According to the National Highway Traffic Safety Administration, in 2006, 135 people died in accidents caused when their vehicle struck the rear of a tractor-trailer. There were approximately 23,500 such accidents in the country, and these left more than 1,600 people injured. The Federal Motor Carrier Safety Administration is looking at technologies that would help prevent rear ender accidents involving 18-wheelers.

One of the most basic concepts the agency engineers are looking at, is the installation of warning lights on the back of a truck. The lights will be activated by rear facing radar that will detect when a vehicle is getting too close to the back of the truck. The FMCSA is looking specifically at installing two sets of six LED lights on the bumper. Engineers have tested this configuration by using a test driver traveling behind a truck, and engaged in distracting activities, like fiddling with radio stations. The researchers looked at how quickly the motorist’s attention was drawn to the bright lights on the truck. The agency is also looking at other configurations of lights, including lights under the rear under ride guard, as well as additional lighting on the sides of the trailer.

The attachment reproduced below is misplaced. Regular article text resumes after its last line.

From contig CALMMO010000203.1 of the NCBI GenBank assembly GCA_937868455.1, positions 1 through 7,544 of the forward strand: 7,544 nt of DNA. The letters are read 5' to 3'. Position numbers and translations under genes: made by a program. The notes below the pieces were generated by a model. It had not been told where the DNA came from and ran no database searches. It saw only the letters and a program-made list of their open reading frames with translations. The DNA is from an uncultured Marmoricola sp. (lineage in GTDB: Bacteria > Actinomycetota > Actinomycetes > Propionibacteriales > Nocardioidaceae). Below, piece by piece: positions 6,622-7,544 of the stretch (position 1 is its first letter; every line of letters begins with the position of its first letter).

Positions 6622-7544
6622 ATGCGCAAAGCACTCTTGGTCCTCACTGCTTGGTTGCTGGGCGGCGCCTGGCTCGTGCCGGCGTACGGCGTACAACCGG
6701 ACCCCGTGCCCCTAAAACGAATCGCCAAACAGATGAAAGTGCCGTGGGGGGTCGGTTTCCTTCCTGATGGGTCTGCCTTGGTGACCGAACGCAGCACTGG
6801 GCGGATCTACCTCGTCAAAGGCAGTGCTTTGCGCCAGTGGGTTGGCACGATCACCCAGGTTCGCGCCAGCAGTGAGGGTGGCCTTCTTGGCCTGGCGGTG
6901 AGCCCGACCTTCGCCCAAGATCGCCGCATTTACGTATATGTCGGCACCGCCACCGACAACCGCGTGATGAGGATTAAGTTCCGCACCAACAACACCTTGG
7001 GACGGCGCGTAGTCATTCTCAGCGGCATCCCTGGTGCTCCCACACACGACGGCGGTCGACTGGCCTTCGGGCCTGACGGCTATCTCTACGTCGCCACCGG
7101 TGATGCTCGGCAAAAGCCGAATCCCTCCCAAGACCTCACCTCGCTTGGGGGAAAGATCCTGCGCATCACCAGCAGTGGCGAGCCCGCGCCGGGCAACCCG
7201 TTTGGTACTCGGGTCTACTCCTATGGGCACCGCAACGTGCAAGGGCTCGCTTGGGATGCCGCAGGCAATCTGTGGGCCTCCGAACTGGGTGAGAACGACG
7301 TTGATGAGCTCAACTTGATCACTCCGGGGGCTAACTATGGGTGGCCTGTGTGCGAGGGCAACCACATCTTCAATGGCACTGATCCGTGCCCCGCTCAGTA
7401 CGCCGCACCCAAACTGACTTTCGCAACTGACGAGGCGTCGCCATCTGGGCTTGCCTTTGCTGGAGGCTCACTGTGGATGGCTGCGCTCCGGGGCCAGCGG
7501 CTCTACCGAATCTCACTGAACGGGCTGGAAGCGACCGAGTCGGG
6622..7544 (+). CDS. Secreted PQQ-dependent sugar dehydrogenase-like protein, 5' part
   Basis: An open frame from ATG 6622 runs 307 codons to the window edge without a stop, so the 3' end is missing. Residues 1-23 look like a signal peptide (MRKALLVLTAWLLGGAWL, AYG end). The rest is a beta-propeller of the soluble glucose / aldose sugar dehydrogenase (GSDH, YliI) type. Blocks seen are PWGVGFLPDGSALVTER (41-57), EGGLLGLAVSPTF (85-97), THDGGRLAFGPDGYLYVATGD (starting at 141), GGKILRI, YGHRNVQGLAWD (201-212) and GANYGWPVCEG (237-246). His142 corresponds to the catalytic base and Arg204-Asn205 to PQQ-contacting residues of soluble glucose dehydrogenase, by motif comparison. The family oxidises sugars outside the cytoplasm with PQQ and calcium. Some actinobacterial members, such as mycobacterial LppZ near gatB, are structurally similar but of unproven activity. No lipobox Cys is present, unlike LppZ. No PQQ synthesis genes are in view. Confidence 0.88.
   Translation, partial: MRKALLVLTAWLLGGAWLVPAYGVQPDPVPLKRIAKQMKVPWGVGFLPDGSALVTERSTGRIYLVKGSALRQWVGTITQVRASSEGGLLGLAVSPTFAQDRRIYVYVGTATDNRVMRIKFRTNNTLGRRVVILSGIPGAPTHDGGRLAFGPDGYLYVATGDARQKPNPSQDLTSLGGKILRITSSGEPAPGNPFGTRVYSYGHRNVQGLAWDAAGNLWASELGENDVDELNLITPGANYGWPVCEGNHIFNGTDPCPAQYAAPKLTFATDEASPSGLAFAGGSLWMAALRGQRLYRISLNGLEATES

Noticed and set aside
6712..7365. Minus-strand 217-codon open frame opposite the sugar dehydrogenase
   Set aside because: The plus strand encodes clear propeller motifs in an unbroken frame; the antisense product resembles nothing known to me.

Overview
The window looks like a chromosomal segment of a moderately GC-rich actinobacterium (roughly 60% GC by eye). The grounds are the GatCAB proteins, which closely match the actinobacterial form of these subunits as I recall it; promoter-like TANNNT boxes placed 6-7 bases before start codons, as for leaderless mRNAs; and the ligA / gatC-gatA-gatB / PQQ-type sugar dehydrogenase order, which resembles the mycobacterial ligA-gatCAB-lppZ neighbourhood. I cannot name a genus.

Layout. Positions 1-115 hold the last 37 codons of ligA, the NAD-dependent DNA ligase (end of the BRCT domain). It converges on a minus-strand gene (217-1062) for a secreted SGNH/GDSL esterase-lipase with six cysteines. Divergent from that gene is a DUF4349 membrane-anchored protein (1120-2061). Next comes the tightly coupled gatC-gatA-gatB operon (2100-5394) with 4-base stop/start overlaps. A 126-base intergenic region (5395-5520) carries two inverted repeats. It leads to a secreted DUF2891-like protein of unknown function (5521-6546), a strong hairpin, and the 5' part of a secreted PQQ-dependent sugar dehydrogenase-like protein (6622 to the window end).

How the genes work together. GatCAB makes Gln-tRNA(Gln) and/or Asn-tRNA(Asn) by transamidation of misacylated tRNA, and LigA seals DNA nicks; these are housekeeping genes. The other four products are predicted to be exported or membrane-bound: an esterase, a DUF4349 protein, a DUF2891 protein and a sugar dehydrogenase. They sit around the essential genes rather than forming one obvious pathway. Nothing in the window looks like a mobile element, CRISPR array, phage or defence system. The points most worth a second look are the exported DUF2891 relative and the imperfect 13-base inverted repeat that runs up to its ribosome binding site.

The FMCSA is also looking at vehicle to vehicle communication, or so-called V2V systems that combine WiFi with GPS devices that are already available in vehicles. These systems will provide information about other vehicles that are set up with V2V systems around them. Truck drivers will receive warnings about any potentially hazardous road conditions, or advance warning of any potentially serious collision situations. The National Highway Traffic Safety Administration’s IntelliDrive initiative is working towards developing these sophisticated low-cost technologies. The FMCSA is also looking at how such technologies could prevent truck accidents.

Enhanced auto safety technology has helped reduce highway crash fatalities dramatically over the past few years, and as Houston truck accident lawyers, we believe that technology is also the way forward in truck accident prevention.

Update 9/18: To learn more about FMCSA technology and its impact, view: https://www.fmcsa.dot.gov/safety/research-and-analysis/large-truck-crash-causation-study-ltccs-analysis-series-using-ltccs